Nosology and classification of genetic skeletal disorders: 2006 revision.
ABSTRACT The objective of the paper is to provide the revision of the Nosology of Constitutional Disorders of Bone that incorporates newly recognized disorders and reflects new molecular and pathogenetic concepts. Criteria for inclusion of disorders were (1) significant skeletal involvement corresponding to the definition of skeletal dysplasias, metabolic bone disorders, dysostoses, and skeletal malformation and/or reduction syndromes, (2) publication and/or MIM listing, (3) genetic basis proven or very likely, and (4) nosologic autonomy confirmed by molecular or linkage analysis and/or distinctive diagnostic features and observation in multiple individuals or families. Three hundred seventy-two different conditions were included and placed in 37 groups defined by molecular, biochemical and/or radiographic criteria. Of these conditions, 215 were associated with one or more of 140 different genes. Nosologic status was classified as final (mutations or locus identified), probable (pedigree evidence), or bona fide (multiple observations and clear diagnostic criteria, but no pedigree or locus evidence yet). The number of recognized genetic disorders with a significant skeletal component is growing and the distinction between dysplasias, metabolic bone disorders, dysostoses, and malformation syndromes is blurring. For classification purposes, pathogenetic and molecular criteria are integrating with morphological ones but disorders are still identified by clinical features and radiographic appearance. Molecular evidence leads to confirmation of individual entities and to the constitution of new groups, but also allows for delineation of related but distinct entities and indicates a previously unexpected heterogeneity of molecular mechanisms; thus, molecular evidence does not necessarily simplify the Nosology, and a further increase in the number of entities and growing complexity is expected. By providing an updated overview of recognized entities with skeletal involvement and of the underlying gene defects, the new Nosology can provide practical diagnostic help, facilitate the recognition of new entities, and foster and direct research in skeletal biology and genetic disorders.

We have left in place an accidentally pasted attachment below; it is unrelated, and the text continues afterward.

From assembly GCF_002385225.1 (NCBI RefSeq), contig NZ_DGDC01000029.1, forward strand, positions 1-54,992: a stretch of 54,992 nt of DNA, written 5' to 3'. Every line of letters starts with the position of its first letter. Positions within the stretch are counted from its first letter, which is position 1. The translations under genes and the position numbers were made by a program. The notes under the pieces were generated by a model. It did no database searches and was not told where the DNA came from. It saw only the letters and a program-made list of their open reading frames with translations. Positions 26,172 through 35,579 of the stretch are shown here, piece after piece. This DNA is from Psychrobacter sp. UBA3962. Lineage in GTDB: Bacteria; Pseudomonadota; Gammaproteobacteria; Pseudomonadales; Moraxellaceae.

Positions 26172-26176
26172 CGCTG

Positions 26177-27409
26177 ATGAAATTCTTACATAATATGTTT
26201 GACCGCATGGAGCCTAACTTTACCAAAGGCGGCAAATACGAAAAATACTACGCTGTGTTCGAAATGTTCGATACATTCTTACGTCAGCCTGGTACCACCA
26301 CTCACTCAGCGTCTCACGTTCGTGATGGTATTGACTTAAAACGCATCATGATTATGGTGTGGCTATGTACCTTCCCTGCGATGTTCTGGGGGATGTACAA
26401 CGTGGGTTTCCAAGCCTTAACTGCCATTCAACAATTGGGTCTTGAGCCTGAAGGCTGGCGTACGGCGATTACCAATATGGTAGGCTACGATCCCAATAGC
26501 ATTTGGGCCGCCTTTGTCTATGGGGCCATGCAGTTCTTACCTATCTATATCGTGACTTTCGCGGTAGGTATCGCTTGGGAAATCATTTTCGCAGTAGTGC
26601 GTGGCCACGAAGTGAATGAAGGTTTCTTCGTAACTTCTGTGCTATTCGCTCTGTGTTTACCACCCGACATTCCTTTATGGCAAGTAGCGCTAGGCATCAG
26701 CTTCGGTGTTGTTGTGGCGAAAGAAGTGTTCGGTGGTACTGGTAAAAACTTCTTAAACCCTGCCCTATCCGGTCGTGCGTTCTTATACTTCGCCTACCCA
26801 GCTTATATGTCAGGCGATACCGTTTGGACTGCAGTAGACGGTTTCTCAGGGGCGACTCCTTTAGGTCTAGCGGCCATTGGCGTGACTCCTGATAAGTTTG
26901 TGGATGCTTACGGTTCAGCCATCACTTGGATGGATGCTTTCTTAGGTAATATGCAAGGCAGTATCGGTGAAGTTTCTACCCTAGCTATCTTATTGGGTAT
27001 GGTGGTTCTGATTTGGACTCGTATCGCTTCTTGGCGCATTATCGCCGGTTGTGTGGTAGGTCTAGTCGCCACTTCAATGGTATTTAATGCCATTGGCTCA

Dataset: 30073 ftp
Article: Loss of matrilin 1 does not exacerbate the skeletal phenotype in a mouse model of multiple epiphyseal dysplasia caused by a Matn3 V194D mutation.[show abstract] [hide abstract]
ABSTRACT: Mutations in matrilin 3 can result in multiple epiphyseal dysplasia (MED), a disease characterized by delayed and irregular bone growth and early-onset osteoarthritis. Although intracellular retention of the majority of mutant matrilin 3 was previously observed in a murine model of MED caused by a Matn3 V194D mutation, some mutant protein was secreted into the extracellular matrix. Thus, it was proposed that secretion of mutant matrilin 3 may be dependent on the formation of hetero-oligomers with matrilin 1. The aim of this study was to investigate the hypothesis that deletion of matrilin 1 would abolish the formation of matrilin 1/matrilin 3 hetero-oligomers, eliminate the secretion of mutant matrilin 3, and influence disease severity. Mice with a Matn3 V194D mutation were crossed with Matn1-null mice, generating mice that were homozygous for V194D and null for matrilin 1. This novel mouse was used for in-depth phenotyping, while cartilage and chondrocytes were studied both histochemically and biochemically. Endochondral ossification was not disrupted any further in mice with a double V194D mutation compared with mice with a single mutation. A similar proportion of mutant matrilin 3 was present in the extracellular matrix, and the amount of retained mutant matrilin 3 was not noticeably increased. Retained mutant matrilin 3 formed disulfide-bonded aggregates and caused the co-retention of matrilin 1. We showed that secretion of matrilin 3 V194D mutant protein is not dependent on hetero-oligomerization with matrilin 1, and that the total ablation of matrilin 1 expression has no impact on disease severity in mice with MED. Mutant matrilin 3 oligomers form non-native disulfide-bonded aggregates through the misfolded A domain.Arthritis & Rheumatism 11/2011; 64(5):1529-39. · 7.87 Impact Factor
[show abstract] [hide abstract]
ABSTRACT: There are more than 450 well-characterized skeletal dysplasias classified primarily on the basis of clinical, radiographic, and molecular criteria. In the latest 2010 revision of the Nosology and Classification of Genetic Skeletal Disorders, an increase from 372 to 456 disorders had occurred in the four years since the classification was last revisited in 2007. These entities in total represent about 5% of children with birth defects. An accurate diagnosis of a skeletal dysplasia is still based on detailed evaluation of clinical and radiographic [as well as chondro-osseous] findings. Regardless of the specific diagnosis, skeletal dysplasias in general share clinical and radiological findings helping us to group them in several ways. This review aims to outline the diagnostic approach to disproportionate short stature with special emphasis on radiological findings.Journal of Clinical Research in Pediatric Endocrinology 12/2011; 3(4):163-78.